Japan’s exports fall for 8th straight month



TOKYO: Japan’s exports slipped for the eighth month in July, while manufacturers’ confidence turned negative for the first time in over six years as China-bound sales slumped again in a fresh sign that the Sino-US trade war could tip the economy into recession. The data underscored the challenge for Japanese policymakers worried that prolonged weakness in external demand would drive a sharp economic downturn at home.

Exports last month fell 1.6 per cent from a year earlier, Ministry of Finance data showed yesterday, dragged down by China-bound shipments of car parts and semiconductor production equipment. That compared with a 2.2 per cent decrease expected by economists.

It marked the longest run of declines in exports since a 14-month stretch from October 2015 to November 2016. Yet there was a glimmer of hope for shippers as last month’s export volume rose 1.5 per cent year on year – the first positive reading in nine months.

Separately, survey showed Japanese manufacturers’ business confidence turned negative this month for the first time since April 2013. My impression is that the year-on-year rise in the export volume was slightly stronger than expected. That’s a positive as falling exports is the biggest issue faced by the Japanese economy, said Taro Saito, executive research fellow at NLI Research Institute.

“But it’ll be hard for exports to recover going forward, since there’s no solution in sight for the US-China trade war, and the global economy and manufacturing remain weak,” he added.


Indeed, the negative reading underlined the darkening outlook for the Japanese economy even as the most recent quarter showed a welcome improvement.

Gross domestic product grew faster than expected in April-June to mark the third straight quarter of expansion, as robust domestic consumption and business investment offset the negative contribution from external demand. Though service-sector activity remains firm in Japan, simmering international trade tensions have caused manufacturers’ sentiment to worsen.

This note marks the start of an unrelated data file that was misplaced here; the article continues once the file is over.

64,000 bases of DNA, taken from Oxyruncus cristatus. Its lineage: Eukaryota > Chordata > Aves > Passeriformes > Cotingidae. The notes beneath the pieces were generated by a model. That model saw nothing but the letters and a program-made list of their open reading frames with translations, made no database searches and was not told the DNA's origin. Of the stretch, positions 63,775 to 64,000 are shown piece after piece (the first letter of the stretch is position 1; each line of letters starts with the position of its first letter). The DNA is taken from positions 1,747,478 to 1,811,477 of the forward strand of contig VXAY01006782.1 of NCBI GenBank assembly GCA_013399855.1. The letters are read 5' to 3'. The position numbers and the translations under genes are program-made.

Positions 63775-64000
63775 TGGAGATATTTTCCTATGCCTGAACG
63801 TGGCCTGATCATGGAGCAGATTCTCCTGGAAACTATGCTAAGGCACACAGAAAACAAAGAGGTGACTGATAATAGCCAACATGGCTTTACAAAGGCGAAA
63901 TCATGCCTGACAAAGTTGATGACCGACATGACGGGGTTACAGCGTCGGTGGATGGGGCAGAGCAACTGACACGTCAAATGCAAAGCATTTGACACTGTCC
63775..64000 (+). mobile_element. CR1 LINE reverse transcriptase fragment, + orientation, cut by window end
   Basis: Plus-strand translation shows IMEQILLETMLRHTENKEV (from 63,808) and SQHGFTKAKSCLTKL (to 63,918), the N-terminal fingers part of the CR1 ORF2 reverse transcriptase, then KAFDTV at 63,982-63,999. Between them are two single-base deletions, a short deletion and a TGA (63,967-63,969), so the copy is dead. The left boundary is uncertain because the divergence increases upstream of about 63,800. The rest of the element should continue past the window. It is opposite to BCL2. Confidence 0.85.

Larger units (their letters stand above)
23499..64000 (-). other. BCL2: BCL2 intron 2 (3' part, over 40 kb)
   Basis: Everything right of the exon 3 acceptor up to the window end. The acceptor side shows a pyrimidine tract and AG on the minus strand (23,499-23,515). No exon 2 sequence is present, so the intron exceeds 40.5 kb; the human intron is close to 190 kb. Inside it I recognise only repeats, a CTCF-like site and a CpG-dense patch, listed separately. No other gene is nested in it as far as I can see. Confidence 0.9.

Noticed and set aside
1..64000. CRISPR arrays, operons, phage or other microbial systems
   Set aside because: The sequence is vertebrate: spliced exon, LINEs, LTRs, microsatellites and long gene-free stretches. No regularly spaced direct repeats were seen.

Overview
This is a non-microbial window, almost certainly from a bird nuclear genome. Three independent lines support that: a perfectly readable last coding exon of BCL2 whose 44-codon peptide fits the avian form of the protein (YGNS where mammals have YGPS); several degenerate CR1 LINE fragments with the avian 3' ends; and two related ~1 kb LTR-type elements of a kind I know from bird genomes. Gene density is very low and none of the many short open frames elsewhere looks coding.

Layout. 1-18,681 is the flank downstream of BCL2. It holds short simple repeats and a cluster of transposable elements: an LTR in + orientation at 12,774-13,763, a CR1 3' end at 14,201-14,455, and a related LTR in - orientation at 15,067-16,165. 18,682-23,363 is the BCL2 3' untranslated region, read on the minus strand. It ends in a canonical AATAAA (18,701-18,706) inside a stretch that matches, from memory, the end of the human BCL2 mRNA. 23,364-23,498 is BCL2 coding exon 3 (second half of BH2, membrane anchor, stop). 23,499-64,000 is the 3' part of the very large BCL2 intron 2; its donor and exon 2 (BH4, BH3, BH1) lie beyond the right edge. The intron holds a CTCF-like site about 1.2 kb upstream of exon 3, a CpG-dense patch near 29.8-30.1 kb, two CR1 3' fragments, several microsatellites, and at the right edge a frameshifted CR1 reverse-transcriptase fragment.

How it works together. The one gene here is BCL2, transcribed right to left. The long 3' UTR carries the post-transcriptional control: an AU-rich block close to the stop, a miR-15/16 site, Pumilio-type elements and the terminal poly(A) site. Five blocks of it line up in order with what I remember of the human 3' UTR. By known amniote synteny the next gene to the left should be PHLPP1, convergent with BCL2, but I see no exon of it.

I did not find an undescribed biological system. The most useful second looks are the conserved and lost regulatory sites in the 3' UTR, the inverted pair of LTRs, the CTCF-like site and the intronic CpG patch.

Analysts at Capital Economics said they expect imports will continue to outpace exports as consumers are seen bringing forward demand ahead of a planned sales tax hike in October. “The upshot is that net trade may remain a drag on growth in the third quarter,” the analysts wrote in a note to clients. Anxiety about a global slump rose to fever pitch after an inversion in the US Treasury yield curve implied a growing risk of a recession there, and data showed Germany’s economy was in contraction and China’s was worsening.

Exports to China, Japan’s biggest trading partner, shrank 9.3 per cent year on year last month, down for the fifth month. The contraction was led by sizeable declines of 31.5 per cent in semiconductor production equipment, 35 per cent in car parts and 19 per cent in electronics parts, the data showed. Manufacturers’ exports to China of semiconductors and electronics parts slumped as a rush of demand ahead of a US ban on federal purchases of telecommunications equipment from Huawei Technologies wound down, analysts said.

Shipments to Asia, which account for more than half of Japan’s overall exports, declined 8.3 per cent in the year to July. Export-reliant economies such as Japan have been hit hard by the Sino- US tariff row, which has already upended supply chains and undermined global trade, investment and corporate earnings. Japan has also been embroiled in an intensifying trade row with South Korea, further threatening to hurt the outlook for its manufacturers.

Japan’s exports to the United States rose 8.4 per cent in the year to July, driven by a jump in semiconductor production equipment, construction and mining machinery and airplanes. It marked the 10th straight month of exports growth to the US, following a 4.9 per cent increase in June. Imports from the US climbed 3.5 per cent last month, sending Japan’s trade surplus with the world’s biggest economy up 15.6 per cent from a year earlier to 579.4 billion yen (S$7.5 billion), the data showed.

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